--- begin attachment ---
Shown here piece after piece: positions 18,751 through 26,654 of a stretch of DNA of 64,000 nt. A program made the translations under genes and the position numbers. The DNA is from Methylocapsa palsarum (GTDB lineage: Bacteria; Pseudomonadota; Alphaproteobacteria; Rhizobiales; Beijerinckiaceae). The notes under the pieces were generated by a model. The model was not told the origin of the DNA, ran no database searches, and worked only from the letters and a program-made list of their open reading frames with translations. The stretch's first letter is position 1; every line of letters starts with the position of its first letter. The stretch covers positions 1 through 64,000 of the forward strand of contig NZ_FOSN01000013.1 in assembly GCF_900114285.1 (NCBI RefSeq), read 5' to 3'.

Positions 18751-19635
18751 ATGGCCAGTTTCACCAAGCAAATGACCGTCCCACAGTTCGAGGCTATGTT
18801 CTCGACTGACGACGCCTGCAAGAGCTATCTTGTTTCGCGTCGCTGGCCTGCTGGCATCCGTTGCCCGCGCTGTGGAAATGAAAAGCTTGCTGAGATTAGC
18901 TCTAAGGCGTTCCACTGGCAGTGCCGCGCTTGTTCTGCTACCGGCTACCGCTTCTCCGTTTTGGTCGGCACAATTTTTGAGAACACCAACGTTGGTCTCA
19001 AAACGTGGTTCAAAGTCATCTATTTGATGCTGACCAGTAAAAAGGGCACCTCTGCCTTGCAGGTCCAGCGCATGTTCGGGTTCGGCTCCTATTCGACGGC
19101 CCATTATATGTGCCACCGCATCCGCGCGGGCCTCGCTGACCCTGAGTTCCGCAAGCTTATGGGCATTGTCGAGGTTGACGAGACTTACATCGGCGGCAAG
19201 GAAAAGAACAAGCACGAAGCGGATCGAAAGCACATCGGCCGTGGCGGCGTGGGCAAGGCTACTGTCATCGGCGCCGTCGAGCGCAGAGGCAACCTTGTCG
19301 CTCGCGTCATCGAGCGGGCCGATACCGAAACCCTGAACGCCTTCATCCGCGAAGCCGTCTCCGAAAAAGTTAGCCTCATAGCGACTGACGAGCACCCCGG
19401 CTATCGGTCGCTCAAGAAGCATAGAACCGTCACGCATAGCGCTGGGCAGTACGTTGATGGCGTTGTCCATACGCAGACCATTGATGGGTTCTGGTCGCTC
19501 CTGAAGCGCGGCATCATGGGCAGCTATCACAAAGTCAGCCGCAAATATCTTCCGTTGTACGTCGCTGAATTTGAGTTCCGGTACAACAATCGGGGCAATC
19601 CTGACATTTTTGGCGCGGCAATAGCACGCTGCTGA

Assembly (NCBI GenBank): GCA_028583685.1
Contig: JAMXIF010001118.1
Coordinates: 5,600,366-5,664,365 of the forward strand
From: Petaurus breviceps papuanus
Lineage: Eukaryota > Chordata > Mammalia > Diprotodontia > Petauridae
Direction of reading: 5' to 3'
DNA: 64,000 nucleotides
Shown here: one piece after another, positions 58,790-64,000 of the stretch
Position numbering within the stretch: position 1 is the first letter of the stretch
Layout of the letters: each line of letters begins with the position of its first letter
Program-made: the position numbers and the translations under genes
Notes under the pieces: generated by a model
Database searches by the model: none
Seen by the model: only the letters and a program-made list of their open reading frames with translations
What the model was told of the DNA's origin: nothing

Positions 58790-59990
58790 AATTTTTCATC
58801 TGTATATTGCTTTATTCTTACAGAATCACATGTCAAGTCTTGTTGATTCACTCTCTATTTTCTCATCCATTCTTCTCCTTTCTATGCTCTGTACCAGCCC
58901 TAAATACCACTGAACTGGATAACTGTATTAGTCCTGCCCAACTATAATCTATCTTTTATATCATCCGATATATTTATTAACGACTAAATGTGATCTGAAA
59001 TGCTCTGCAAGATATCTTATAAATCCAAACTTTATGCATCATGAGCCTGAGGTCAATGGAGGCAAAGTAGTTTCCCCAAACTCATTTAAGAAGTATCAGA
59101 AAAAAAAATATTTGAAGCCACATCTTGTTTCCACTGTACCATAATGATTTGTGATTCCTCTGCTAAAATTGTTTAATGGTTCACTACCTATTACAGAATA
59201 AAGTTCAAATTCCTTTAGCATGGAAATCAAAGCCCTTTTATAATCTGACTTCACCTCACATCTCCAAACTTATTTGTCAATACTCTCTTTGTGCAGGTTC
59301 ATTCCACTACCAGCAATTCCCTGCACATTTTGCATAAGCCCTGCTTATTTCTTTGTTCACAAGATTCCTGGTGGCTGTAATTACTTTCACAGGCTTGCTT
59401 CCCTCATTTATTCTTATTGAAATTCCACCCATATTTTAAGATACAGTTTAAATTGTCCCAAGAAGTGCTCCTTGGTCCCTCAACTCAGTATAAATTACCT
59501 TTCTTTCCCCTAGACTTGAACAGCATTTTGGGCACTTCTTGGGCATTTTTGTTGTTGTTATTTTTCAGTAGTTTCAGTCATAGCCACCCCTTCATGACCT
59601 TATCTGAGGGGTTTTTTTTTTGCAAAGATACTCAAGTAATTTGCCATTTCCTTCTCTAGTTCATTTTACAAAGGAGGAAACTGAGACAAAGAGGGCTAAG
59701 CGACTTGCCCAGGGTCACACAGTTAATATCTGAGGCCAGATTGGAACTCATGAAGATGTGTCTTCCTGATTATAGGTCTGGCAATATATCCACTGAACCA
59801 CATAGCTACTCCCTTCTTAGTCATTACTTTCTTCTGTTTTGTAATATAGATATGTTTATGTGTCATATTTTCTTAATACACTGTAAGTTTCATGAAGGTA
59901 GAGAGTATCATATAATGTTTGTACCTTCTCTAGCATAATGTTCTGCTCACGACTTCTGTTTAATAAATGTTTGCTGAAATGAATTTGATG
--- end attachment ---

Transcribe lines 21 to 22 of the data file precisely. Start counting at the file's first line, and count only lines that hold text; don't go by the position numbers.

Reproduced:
Position numbering within the stretch: position 1 is the first letter of the stretch
Layout of the letters: each line of letters begins with the position of its first letter